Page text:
2. Prioritize – It’s easy to look at our out-of-control To Do Lists and get completely overwhelmed. Don’t look at the whole list. If things are completely overwhelming in your life right now, just do the next thing. Take things one step at a time. What is the most important task for you to handle right now? Do that and try not to think about anything else. The laundry and vacuuming will still be there whenever you get around to doing them.
3. Enlist Help – People can’t read your mind. If you need help, ask for it! When you’re feeling overwhelmed, it’s easy to think that you’re all alone on your journey. This is certainly not the case! Don’t try to do everything yourself! If you have parents or grandparents living nearby, ask them if they can help to drive kids back and forth. Join carpools with other families who are in the same activities. Get your kids to help out around the house with chores. Ask your husband to help you as well. Trade duties with other homeschool moms so that you can help each other out – and get some much needed alone time.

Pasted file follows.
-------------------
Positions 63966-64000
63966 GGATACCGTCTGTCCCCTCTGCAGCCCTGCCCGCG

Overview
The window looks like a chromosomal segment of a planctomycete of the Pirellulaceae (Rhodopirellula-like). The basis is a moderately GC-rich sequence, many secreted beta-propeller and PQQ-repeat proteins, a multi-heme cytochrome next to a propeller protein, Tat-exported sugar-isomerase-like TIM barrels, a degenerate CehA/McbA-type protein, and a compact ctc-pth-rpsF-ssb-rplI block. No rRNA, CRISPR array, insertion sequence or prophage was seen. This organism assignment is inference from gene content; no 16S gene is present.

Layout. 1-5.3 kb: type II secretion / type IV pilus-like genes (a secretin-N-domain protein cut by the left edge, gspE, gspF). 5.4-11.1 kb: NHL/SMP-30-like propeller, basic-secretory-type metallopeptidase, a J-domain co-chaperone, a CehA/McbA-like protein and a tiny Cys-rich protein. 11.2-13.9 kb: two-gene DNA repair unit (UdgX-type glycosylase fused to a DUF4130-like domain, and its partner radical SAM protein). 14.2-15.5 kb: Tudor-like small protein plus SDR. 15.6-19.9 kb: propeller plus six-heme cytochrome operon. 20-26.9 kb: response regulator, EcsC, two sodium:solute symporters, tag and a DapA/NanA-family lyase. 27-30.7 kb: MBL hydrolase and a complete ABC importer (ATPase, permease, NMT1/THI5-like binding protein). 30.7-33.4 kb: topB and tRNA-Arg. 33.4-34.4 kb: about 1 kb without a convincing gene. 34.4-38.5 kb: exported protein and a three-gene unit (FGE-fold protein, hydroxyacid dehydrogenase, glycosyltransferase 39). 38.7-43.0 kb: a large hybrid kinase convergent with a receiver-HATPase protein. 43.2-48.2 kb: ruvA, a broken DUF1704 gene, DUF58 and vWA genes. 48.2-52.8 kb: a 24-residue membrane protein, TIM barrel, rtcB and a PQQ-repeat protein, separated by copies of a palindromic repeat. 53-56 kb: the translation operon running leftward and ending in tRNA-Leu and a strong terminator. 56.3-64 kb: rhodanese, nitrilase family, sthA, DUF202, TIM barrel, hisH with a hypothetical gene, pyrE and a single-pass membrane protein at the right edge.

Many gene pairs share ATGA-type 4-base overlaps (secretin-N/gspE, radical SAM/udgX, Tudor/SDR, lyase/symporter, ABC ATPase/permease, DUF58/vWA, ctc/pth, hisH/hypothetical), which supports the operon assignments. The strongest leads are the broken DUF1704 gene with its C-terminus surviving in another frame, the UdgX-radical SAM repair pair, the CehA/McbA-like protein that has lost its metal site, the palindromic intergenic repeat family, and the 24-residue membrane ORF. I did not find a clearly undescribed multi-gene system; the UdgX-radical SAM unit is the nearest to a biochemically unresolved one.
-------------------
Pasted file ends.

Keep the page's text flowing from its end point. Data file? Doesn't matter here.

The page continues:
4. Take it One Week (or Day) at a Time – Rather than looking at your child’s entire school career… or even a full year at once… look at one month, one week, or even one day at a time. One of my sons will be taking drama classes this year with a group which requires each family to volunteer for 60+ hours! Just thinking about all of those hours that I’m going to have to add to my schedule makes me a little bit queasy.